This plant, also called round-leafed navel-wort, is native to the Arabian Peninsula and South Africa. The name Pig’s Ears came about because its fleshy grey-green leaves resemble a swine’s ear. The plant can grow up to 4.3 feet or 1.3 meters in height. Its small and bell-shaped leaves are coated with a whitish substance that helps the succulent to reflect sunlight and conserve moisture. Depending on the variety, this succulent can have either orange-red or, in rare varieties, yellow leaves.

Pig’s Ears plant is a succulent with bell-shaped leaves that can grow up to 4.3 feet in height.

To care for Pig’s Ear, plant it in a dry space, whether indoors or in the garden. You can also put it on hanging baskets, pots, window baskets, and any suitable container. Even though it can do well in partial shades, a sunny location that mimics its natural habitat is ideal. Before watering your plant, ensure the soil is well-draining. Rotting is a common problem, not to mention that snails and slugs make the plant their favorite playground. If possible, use a snail trap or a slug bait to get rid of them.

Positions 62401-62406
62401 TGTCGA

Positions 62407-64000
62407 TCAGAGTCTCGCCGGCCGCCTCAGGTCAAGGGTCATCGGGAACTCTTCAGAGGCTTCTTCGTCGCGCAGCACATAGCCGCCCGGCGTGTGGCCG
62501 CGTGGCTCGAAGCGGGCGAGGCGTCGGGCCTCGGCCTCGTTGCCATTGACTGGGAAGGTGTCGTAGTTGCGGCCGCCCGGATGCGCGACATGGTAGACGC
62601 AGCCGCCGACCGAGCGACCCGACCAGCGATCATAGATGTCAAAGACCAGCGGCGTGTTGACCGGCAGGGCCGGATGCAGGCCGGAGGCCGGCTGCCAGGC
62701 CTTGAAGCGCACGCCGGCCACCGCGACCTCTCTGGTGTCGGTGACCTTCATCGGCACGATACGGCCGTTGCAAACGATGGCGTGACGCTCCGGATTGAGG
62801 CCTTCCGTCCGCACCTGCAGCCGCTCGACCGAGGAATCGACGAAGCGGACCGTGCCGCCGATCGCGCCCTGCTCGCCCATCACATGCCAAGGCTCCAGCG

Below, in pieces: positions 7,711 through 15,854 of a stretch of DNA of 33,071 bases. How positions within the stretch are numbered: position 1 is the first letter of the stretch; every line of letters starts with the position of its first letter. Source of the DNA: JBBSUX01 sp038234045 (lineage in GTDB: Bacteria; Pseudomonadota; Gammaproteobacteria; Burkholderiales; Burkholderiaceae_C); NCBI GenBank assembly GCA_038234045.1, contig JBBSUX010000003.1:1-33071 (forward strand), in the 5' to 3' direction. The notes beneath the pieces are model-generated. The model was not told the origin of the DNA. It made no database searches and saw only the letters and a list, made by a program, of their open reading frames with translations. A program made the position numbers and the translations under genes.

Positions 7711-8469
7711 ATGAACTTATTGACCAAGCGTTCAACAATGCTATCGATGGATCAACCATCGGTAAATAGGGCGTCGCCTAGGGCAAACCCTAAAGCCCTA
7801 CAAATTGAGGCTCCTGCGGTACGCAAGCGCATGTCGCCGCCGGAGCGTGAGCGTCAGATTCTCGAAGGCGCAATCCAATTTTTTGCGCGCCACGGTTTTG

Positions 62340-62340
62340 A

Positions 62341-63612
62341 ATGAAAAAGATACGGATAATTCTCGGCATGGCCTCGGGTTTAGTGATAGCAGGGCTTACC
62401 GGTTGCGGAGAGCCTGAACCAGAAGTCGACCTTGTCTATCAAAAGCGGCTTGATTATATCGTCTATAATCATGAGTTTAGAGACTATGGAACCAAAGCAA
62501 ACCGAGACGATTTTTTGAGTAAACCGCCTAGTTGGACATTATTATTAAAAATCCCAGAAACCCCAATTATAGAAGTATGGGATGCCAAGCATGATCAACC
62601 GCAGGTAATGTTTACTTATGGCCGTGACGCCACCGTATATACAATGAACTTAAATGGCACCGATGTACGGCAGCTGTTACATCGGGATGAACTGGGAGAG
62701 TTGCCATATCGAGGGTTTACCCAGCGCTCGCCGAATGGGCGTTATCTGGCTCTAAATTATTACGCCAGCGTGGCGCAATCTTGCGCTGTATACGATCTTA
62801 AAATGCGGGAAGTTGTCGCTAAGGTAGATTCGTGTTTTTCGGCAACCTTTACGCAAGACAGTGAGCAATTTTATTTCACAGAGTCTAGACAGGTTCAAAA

2. Plover Eggs Plant

This succulent with pudgy silvery-green leaves dotted with purplish speckles is native to South Africa. Its scientific name is Adromischus cooperi from the family Crassulaceae, but the name Plover Egg Plant is used because the leaves have a mottled appearance. You can see the copper marks on the leaves against the green leaves. When mature, it stands at 4 inches or 10 centimeters tall, with delicate, sky-facing flowers on a slender stem. The  Plover Eggs Plant is known to be a slow-growing succulent.